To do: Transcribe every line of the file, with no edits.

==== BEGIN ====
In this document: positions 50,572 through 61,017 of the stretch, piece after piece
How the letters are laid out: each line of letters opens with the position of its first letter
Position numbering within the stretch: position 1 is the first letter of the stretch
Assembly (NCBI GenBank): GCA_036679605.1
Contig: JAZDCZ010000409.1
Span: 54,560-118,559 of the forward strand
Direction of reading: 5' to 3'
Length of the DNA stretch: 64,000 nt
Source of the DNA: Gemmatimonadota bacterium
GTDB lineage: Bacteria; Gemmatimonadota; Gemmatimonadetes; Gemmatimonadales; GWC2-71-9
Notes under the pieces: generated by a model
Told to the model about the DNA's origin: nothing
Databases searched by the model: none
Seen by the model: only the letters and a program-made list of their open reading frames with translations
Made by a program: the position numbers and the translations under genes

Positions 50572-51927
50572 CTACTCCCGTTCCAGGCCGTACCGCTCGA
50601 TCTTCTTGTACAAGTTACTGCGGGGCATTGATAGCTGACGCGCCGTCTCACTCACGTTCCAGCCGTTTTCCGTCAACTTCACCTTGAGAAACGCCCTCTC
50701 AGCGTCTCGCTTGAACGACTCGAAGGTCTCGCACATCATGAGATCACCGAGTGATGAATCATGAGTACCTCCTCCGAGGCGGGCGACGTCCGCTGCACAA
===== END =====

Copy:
In this document: positions 50,572 through 61,017 of the stretch, piece after piece
How the letters are laid out: each line of letters opens with the position of its first letter
Position numbering within the stretch: position 1 is the first letter of the stretch
Assembly (NCBI GenBank): GCA_036679605.1
Contig: JAZDCZ010000409.1
Span: 54,560-118,559 of the forward strand
Direction of reading: 5' to 3'
Length of the DNA stretch: 64,000 nt
Source of the DNA: Gemmatimonadota bacterium
GTDB lineage: Bacteria; Gemmatimonadota; Gemmatimonadetes; Gemmatimonadales; GWC2-71-9
Notes under the pieces: generated by a model
Told to the model about the DNA's origin: nothing
Databases searched by the model: none
Seen by the model: only the letters and a program-made list of their open reading frames with translations
Made by a program: the position numbers and the translations under genes

Positions 50572-51927
50572 CTACTCCCGTTCCAGGCCGTACCGCTCGA
50601 TCTTCTTGTACAAGTTACTGCGGGGCATTGATAGCTGACGCGCCGTCTCACTCACGTTCCAGCCGTTTTCCGTCAACTTCACCTTGAGAAACGCCCTCTC
50701 AGCGTCTCGCTTGAACGACTCGAAGGTCTCGCACATCATGAGATCACCGAGTGATGAATCATGAGTACCTCCTCCGAGGCGGGCGACGTCCGCTGCACAA